Bitcoin Cash was a hard fork of Bitcoin. The split took place in 2017 and since then, Bitcoin Cash has become one of the largest cryptocurrencies to emerge from Bitcoin. It has made a number of subtle but significant changes to distinguish itself from Bitcoin, namely larger block size and faster transaction times.
Bitcoin was built so that no one group or person could control it. While great in practice, things can get tricky when the community doesn’t agree on the best way forward. This has lead to nearly 2,000 Forksof the Bitcoin network. Some of those forks lead to the creation of new networks entirely. Among the new networks that have emerged is Bitcoin Cash, arguably the biggest to emerge out of bitcoin. We explore the bitcoin twin in more detail below.
Bitcoin Cash is a version of Bitcoin but with several key differences. The biggest is the blocksize - which corresponds to how many transactions a block can contain. In Bitcoin the blocksize is 1MB, where as on Bitcoin Cash it’s 8MB. That means each block on Bitcoin Cash can hold eight times more information - and therefore can verify transactions more quickly. Subsequently, Bitcoin Cash further increased its block size to 32MB in May 2018, giving it more of an advantage in that field.
Read more about Bitcoin’s limits here.
Another key difference is the transaction costs - the amount of money miners charge to verify each transaction. This is a feature of both networks, however Bitcoin Cash tends to have lower transaction costs, thanks to the higher amount of data that can go into each block.
Did you know?
Bitcoin Cash is sometimes abbreviated to Bcash.
The idea for Bitcoin Cash was put forward by a group of Bitcoin developers. However, the person most directly connected to the currency today is Roger Ver, an early Bitcoin adopter and investor.
Like Bitcoin, the fundamental idea for Bitcoin Cash was to create a digital currency people can use to buy goods and services. It shares the same history as Bitcoin, and as such can be used for a lot of the same things.
However, more recently, the Bitcoin Cash community have been developing new features to improve the currency's usability. One particular innovation expected soon is the use of smart contracts.
Bitcoin Cash, because it shares the same history as Bitcoin, is produced in the same way. Miners are trying to crack the fiendishly difficult puzzle at the heart of the network. This particular puzzle is called PROOF OF WORK.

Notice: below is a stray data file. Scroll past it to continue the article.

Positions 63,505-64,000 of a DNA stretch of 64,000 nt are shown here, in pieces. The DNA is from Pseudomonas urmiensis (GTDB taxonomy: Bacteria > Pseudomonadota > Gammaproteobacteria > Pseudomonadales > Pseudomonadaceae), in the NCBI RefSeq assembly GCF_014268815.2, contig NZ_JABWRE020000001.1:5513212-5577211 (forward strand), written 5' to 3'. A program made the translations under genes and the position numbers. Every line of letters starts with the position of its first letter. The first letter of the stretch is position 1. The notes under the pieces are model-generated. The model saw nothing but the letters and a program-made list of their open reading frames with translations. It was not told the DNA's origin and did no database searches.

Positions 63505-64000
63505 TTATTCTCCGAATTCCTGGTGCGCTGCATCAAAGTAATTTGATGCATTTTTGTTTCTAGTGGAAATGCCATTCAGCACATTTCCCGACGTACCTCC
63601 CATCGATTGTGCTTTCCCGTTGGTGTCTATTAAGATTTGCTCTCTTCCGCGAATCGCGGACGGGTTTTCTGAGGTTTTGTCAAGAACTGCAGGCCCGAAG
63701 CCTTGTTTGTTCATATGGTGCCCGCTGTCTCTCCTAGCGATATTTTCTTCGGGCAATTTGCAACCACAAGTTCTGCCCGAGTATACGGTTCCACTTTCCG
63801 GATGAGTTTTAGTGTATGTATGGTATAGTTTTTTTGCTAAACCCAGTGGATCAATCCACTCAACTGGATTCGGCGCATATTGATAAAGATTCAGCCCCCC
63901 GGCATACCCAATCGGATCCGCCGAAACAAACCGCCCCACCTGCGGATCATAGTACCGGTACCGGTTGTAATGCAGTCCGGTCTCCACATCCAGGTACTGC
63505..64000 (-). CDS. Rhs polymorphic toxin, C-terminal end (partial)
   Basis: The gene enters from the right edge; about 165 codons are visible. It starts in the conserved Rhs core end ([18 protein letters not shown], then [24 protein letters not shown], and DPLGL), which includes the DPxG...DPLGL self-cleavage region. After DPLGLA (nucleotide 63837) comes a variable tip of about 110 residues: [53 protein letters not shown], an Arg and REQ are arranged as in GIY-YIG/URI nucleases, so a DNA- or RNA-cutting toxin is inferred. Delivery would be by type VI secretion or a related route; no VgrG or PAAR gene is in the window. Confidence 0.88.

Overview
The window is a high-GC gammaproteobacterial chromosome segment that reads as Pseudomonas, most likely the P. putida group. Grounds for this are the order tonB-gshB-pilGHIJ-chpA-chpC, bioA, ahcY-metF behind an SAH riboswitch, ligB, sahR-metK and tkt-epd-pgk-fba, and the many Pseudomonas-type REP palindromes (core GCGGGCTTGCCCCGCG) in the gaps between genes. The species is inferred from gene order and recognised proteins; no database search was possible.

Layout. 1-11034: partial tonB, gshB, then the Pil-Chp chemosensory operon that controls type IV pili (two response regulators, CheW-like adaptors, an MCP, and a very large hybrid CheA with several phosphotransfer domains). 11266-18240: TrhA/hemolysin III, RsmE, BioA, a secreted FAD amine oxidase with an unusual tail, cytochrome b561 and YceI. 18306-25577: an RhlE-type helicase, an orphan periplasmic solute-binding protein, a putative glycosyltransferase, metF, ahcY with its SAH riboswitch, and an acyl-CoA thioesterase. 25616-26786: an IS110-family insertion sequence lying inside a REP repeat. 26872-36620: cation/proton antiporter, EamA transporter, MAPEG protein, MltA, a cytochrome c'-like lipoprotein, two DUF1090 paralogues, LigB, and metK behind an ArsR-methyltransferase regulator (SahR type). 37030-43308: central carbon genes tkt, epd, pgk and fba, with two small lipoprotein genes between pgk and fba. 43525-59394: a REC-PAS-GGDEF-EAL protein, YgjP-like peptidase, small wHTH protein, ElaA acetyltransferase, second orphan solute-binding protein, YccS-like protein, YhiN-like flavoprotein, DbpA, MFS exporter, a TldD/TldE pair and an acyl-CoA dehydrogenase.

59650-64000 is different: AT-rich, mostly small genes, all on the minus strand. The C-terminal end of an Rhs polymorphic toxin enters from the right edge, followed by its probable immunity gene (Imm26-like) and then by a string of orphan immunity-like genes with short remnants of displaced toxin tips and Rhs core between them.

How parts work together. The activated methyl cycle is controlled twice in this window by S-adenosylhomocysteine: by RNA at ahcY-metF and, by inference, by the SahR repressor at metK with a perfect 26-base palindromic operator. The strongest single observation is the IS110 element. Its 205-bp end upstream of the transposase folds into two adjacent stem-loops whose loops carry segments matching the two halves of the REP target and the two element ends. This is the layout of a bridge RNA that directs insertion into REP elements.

If the miner solves the puzzle and verifies the block, they get paid 12.5 Bitcoin Cash and all the transaction fees within that block. The slight difference between Bitcoin and Bitcoin Cash comes with the difficulty rating - how hard it is for a computer to solve the block. Because the Bitcoin Cash blocks are significantly larger, that makes them tougher crack, and harder for small miners to solve the blocks.
Did you know?
Bitcoin scientists from Bitcoin Unlimited revealed they had mined the world's first 1GB block, 1,000 times bigger than the normal size.
Bitcoin Cash operates in much the same way as Bitcoin - the only difference for users is the Bitcoin Cash network can verify transactions more quickly than Bitcoin.
You require a Bitcoin Cash wallet to send and receive the currency, and it can be used to buy a variety of goods and services.
Did you know?
Bitcoin Cash was the first successful fork in Bitcoin, and it remains the only one to have survived and significantly rise in value.
You can do much the same sorts of things you can with Bitcoin. The team behind Bitcoin Cash is currently developing smart contracts for the platform, which would allow the currency to be used in a similar way to other networks like Ethereum.
Bitcoin Cash was one of only a few coins to fork away from Bitcoin and survive. There is some controversy surrounding the coin and its advocates, namely how it’s being marketed as the “true Bitcoin”.
However, like many other cryptocurrencies, its future rests on how many people adopt it, how many businesses will accept it, and how quickly the network can evolve to keep up with the rapid rate of change in the industry.